|Shawn Mathey, Elena Xanthoudakis |
(c) Alastair Muir
Experience was represented by Robert Lloyd and Adrian Thompson returning to the production as Sarastro and Monostatos respectively. Now in his early 70’s Lloyd’s voice has lost something of its evenness and sheen, and he was not necessarily one’s beau ideal of what Sarastro should sound like. But he cut a strong figure on stage, and brought experience and consummate stage mastery to the role. He was nobly in charge without seeming to do anything, gently gracious where necessary and also firm of resolve; the complete aristocrat. The voice may not be quite what it once was, but, oh boy, does it still go all the way down. Sarastro’s famous low notes were all present and beautifully resonant. His diction was also superb, an object lesson in masterly stage-craft.
Thompson was almost as impressive, though a shade careful with his voice but expressive and nicely evil in a pantomime way without quite relieving us of the anxiety that this bloke was for real.
Elena Xanthoudakis made a glowing Pamina. Slight of figure, she has a lovely lyric voice, with a strong edge to it and a feisty manner. This came out particularly in her more misogynistic moments. She was playfully pert in her duet with Duncan Rock’s Papageno, but in her Act 2 aria she sang with a beautiful line and a powerful sense of pain. All in all, a radiant performance.
American tenor Shawn Mathey cut a robustly attractive figure as Tamino. His lyric tenor voice has quite a heft to it, which made me wonder how long before he moves into heavier repertoire. He seemed to favour expressiveness over line, which sometimes made for unevenness, but his first aria was deeply felt. However in both stage and musical performance there was a degree of stiffness; he has infinitely more possibility and no doubt will display this as he relaxes into the run.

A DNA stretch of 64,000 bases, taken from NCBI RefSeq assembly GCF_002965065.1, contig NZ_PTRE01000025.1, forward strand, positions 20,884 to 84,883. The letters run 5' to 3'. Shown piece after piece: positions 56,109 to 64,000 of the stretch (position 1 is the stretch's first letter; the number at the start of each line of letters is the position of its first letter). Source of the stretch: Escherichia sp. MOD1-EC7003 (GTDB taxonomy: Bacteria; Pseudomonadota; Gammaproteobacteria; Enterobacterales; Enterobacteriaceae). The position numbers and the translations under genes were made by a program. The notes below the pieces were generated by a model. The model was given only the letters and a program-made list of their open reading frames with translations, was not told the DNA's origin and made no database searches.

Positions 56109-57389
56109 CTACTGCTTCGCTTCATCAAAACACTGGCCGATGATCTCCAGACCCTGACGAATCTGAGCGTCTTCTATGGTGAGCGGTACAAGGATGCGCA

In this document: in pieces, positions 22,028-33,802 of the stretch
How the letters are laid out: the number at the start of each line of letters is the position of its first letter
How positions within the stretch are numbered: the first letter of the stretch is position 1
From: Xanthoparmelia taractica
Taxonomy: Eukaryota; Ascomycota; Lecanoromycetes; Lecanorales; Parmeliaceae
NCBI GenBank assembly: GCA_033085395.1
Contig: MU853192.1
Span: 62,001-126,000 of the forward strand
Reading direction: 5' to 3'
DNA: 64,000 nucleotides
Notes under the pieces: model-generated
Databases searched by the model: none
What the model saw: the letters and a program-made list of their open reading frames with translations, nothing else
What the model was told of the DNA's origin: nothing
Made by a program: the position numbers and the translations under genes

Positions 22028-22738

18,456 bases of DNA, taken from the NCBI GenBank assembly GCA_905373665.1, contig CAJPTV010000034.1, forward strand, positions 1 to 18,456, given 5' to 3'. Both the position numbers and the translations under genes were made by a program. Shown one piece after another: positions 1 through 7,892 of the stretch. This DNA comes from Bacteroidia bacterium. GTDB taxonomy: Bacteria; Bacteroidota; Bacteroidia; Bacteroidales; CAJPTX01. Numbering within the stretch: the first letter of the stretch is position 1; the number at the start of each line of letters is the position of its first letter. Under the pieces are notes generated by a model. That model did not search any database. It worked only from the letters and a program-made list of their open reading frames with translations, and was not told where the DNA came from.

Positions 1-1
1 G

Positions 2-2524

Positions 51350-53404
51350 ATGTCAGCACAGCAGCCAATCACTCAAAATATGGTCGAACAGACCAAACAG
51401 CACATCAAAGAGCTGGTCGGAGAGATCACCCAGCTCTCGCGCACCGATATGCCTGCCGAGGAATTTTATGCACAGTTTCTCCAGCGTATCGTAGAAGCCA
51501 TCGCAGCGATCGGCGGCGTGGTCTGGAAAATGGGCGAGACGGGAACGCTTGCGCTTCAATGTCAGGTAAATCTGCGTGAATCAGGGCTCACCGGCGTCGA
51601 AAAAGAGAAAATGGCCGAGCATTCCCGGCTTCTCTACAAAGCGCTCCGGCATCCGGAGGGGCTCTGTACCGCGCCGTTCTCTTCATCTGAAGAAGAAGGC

|Duncan Rock, Rhian Lois (c) Alistair Muir|
But that is a relatively small thing. Rock showed that both musically and dramatically he can take role like Papgeno in a big theatre like the Coliseum and make it work, make us laugh and move us.
ENO Harewood Artists Rhian Lois was a delightful foil as a Welsh accented Papagena.
Making her ENO debut, Kathryn Lewek was an impressive Queen of the Night. She has a voice which goes all the way up, and sang the coloratura with freedom and abandon. More than that, she had the ability to give the notes the required heft; this Queen of the Night was no canary but a rather fearsome woman. Tonally her voice had a nice brilliance with a slightly hard edge which entirely suited this character.
The three Ladies were Elizabeth Llewellyn, who recent sang a fine Countess at ENO, Pamela Helen Stephen and Catherine Young (another ENO Harewood Artist). They made a fine trio, contrasted but balance, each with just the right amount of personality.
Roland Wood was a notable Speaker, he will be getting more exposure later this year with the title role in Vaughan Williams The Pilgrims Progress. Nathan Vale and Barnaby Read were the Priests and the Armed Men; both stylish and apposite, I look forward to hearing more of them here.
The three boys, Edward Birchinall, Alex Karlsson and Thomas Fetherstonhaugh were a complete delight. It is always tricky casting boy trebles in these roles, but these three made a balanced musical trio, singing intelligently and moving around the stage as if they had been born there.
Nicholas Hytner’s production, revived by Ian Rutherford and James Bonas, has worn well. It retains its sense of charm and manages the tricky balancing act of being both entertaining and serious. It was a bit unnerving though, that the audience laughed at some of the more serious passages. Perhaps we do need a new approach. But Bob Crowley’s designs are handsome and have stood up well.
In the pit, Nicholas Collon started the opening chords of the overture at such a leisurely tempo that I worried we might be in for a slow steady evening. Not a bit, slow introduction over Collon launched the overture briskly with a crisp response from the ENO strings. The playing was lively and quite slimline; not exactly historically informed, but nicely lithe and responsive. Collon was a sensitive accompanist and only hints of unsteadiness in the ensembles suggested that this was a debut.
Diction was excellent all round and Jeremy Sams’s English version was put over well; though I have to admit that I still have a hankering for E J Dent’s rather more stately translation. I do wonder whether it might be about time for one of our companies to try going back to basics and giving a feel for what the uncut, unbowdlerised libretto might be like.
The old adage that you should always leave an audience wanting more certainly applied here. Hytner’s production seemed in good shape and the performance, if not quite vintage, was full of good things and memorable performances. It will be missed.